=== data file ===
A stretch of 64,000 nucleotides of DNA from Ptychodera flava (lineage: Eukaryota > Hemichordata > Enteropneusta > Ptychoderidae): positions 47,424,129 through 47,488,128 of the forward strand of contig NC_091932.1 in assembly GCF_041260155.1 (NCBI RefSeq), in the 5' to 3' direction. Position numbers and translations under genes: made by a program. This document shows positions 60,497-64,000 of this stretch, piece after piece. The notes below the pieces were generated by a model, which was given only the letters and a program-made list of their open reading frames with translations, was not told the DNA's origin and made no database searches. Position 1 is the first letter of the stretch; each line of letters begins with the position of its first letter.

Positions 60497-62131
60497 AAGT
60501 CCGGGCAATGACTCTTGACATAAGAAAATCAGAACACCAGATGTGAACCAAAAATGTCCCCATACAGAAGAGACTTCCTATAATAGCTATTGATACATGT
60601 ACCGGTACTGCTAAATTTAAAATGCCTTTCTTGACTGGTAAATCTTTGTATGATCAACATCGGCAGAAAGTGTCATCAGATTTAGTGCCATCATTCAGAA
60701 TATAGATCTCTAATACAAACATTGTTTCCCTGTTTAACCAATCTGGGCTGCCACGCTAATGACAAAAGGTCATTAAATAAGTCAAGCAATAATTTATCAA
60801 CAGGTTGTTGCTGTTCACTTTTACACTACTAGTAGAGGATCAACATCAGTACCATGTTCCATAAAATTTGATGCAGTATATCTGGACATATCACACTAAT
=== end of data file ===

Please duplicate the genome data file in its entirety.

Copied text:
A stretch of 64,000 nucleotides of DNA from Ptychodera flava (lineage: Eukaryota > Hemichordata > Enteropneusta > Ptychoderidae): positions 47,424,129 through 47,488,128 of the forward strand of contig NC_091932.1 in assembly GCF_041260155.1 (NCBI RefSeq), in the 5' to 3' direction. Position numbers and translations under genes: made by a program. This document shows positions 60,497-64,000 of this stretch, piece after piece. The notes below the pieces were generated by a model, which was given only the letters and a program-made list of their open reading frames with translations, was not told the DNA's origin and made no database searches. Position 1 is the first letter of the stretch; each line of letters begins with the position of its first letter.

Positions 60497-62131
60497 AAGT
60501 CCGGGCAATGACTCTTGACATAAGAAAATCAGAACACCAGATGTGAACCAAAAATGTCCCCATACAGAAGAGACTTCCTATAATAGCTATTGATACATGT
60601 ACCGGTACTGCTAAATTTAAAATGCCTTTCTTGACTGGTAAATCTTTGTATGATCAACATCGGCAGAAAGTGTCATCAGATTTAGTGCCATCATTCAGAA
60701 TATAGATCTCTAATACAAACATTGTTTCCCTGTTTAACCAATCTGGGCTGCCACGCTAATGACAAAAGGTCATTAAATAAGTCAAGCAATAATTTATCAA
60801 CAGGTTGTTGCTGTTCACTTTTACACTACTAGTAGAGGATCAACATCAGTACCATGTTCCATAAAATTTGATGCAGTATATCTGGACATATCACACTAAT